Users need to ensure that Roadie's peg connector has a good grip on the tuning peg. The instructions also advise the player to hold the device still at all times while attached to the instrument's tuning peg, as Roadie essentially uses the hand gripping it to counter the action of the motorized peg connector. I found it was a good idea to anchor a free finger or two against the headstock so that Roadie didn't move too much while the pegs were being turned.

Though perhaps I've made that all look a bit long-winded, the video below demonstrates just how quickly a guitar can be calibrated and brought into tune using Roadie.

The sensitivity of the system can be user-tweaked by selecting what looks like an EQ icon to the top left of the screen, allowing for slower but more accurate tuning or fast but perhaps only "close enough for jazz" tuning, or somewhere in the middle. The app also applies noise filtering to the sounds coming through the smart device's microphone.

"Roadie's algorithm cancels recognizable noise patterns such as speech and a clap and focuses on detecting string instrument sounds in particular," Jalgha explained. "The algorithm is the work of Hassane Slaibi who has been doing audio research for a while before we started developing Roadie. Of course as with any signal processing algorithm it is not foolproof, and in noisy environments such as a live setting, band noise can still be detected, this is why it is preferable to have the mic sensitivity option so the user would move the slider according to the noise level. This slider simply chooses the appropriate threshold of what passes through and what doesn't in terms of signal power amplitude.

"Also it is important to note that it is much harder to develop audio algorithms for Android phones rather than it is for Apple phones. The reason is that there are so many diverse Android phone manufacturers/models and each is using its own audio hardware. So the audio filtering and amplification varies tremendously between different phone manufacturers, hence the need for the slider so the user would adapt the app according to need."

The app also includes a manual chromatic tuner, so you can still tune up if you misplace your Roadie tuner, and wind/unwind icons for restringing assistance using the smart device's touchscreen instead of the manual rocker buttons on Roadie itself. And then there's something called the Instrument Doctor, which can help determine when an instrument needs a restring.

As a regular alternate tuner, I was pleased to find a number of non-standard tunings already programmed in. If a favorite isn't already listed, users have the option to create custom tunings and add them to the list. I found this feature to be very useful indeed. Switching between standard and Open E took less than a minute, then to Open G and back to standard, all with relative ease.

It wasn't all plain sailing though. I discovered that jumping between tunings could be a bit problematic when the low string was tuned to something like low C, finding that I had to give Roadie some help to get within its ideal tuning range before it was able to take control and finish the job.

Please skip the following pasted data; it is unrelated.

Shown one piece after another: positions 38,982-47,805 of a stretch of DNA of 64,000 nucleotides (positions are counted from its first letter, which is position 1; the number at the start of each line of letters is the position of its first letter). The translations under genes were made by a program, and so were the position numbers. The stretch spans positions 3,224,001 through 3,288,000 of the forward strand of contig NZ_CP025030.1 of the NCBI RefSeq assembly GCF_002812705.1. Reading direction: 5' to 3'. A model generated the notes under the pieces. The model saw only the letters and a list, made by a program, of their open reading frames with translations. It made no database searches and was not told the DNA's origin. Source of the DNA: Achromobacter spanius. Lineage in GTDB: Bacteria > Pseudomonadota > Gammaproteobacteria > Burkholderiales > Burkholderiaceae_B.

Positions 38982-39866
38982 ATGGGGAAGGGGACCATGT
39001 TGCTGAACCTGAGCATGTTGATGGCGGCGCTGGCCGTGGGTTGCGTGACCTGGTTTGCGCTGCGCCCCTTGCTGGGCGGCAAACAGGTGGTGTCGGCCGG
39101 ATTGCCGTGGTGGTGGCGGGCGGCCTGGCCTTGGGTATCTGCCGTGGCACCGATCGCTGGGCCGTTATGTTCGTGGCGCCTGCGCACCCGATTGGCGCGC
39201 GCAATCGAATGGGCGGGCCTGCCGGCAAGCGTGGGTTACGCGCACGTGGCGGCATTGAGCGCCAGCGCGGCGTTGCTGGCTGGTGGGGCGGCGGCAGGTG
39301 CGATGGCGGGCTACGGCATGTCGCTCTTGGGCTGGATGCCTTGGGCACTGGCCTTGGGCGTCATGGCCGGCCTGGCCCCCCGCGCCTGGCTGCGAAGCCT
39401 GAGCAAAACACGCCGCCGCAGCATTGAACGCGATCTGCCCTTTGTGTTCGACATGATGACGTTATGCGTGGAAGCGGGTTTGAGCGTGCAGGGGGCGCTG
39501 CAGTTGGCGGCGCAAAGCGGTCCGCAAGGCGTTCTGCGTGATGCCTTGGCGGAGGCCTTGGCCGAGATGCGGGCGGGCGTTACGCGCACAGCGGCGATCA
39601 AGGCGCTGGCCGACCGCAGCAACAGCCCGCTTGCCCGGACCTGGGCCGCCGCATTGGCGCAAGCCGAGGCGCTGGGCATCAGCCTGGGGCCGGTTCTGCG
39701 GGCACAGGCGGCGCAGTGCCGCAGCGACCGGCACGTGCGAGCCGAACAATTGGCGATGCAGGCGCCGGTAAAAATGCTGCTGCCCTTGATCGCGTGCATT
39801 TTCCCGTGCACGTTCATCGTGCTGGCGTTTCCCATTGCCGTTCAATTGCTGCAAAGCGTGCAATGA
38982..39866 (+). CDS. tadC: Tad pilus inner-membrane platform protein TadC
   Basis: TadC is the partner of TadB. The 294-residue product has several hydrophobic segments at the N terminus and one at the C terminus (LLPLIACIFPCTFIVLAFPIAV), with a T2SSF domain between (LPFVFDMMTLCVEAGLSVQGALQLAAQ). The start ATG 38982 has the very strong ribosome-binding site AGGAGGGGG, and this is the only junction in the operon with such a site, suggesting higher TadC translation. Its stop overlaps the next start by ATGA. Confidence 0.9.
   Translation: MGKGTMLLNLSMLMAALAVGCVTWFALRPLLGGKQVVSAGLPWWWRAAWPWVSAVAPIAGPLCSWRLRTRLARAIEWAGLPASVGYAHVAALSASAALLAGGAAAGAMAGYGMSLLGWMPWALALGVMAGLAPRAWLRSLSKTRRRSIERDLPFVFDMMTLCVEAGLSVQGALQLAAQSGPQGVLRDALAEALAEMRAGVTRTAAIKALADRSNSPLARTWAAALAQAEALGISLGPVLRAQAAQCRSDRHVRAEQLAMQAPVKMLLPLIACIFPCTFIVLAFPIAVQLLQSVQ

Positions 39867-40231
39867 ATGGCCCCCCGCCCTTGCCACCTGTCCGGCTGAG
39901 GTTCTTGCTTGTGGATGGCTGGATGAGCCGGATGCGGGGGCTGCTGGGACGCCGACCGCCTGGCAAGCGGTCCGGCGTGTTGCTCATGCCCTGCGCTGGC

"Generally it is recommended that the string frequency should be in the range of desired frequency /2 to desired frequency *2 for Roadie to be able to tune well," Jalgha told me. "The reason is that if the string is too loose there is high risk that audio will not be heard, or the harmonic frequencies might be dominant which will confuse Roadie and causes an error message to pop up. This is why it is recommended to have the string tight enough so Roadie can tune it."

The bottom line

Tuning accuracy is reported as ± 1 cents over a range of 55 - 2,200 Hz. I compared Roadie's performance after each tune up with the array of chromatic tuners and stomps that have served me well over the years and found it to be pretty much spot on. I say pretty much because, as mentioned earlier, there were a very few occasions where Roadie seemed to lose its way mid-tune or throw up an error message if I moved the robotic tuner too much while its rather noisy motor was running.

Roadie really comes into its own when restringing a guitar, a task that I used to keep putting off and putting off. With the Band Industries system it's quick and easy, though it's not quite a one step process.

"If a user is restringing, he can use the wind button to tighten up the string and then press on 'Tune' to tune it directly," explained the CTO. "This is in case no calibration is needed for the string. If Roadie had difficulties tuning the new string then a calibration is needed. Generally a calibration is preferred if the string gauge is changed."

During my time with Roadie, my handheld and pedal tuners haven't seen the light of day (other than to check the accuracy of Roadie's tuning prowess) and the manual peg turner has lost its place in my gig bag permanently. Were I to hit the road though, my stomp tuner would still retain its place on my pedalboard, for peace of mind and convenience. But Roadie would also be coming along for the ride.

As useful as this tuning aid already is, Band Industries is promising that it will get even better over time. "Roadie is a work in progress and we are making sure to release almost weekly app updates to resolve any bugs that appear, to improve the accuracy and make the entire process easier on the user," Jalgha revealed.

Well worth the US$99 asking price I'd say.

Product page: Roadie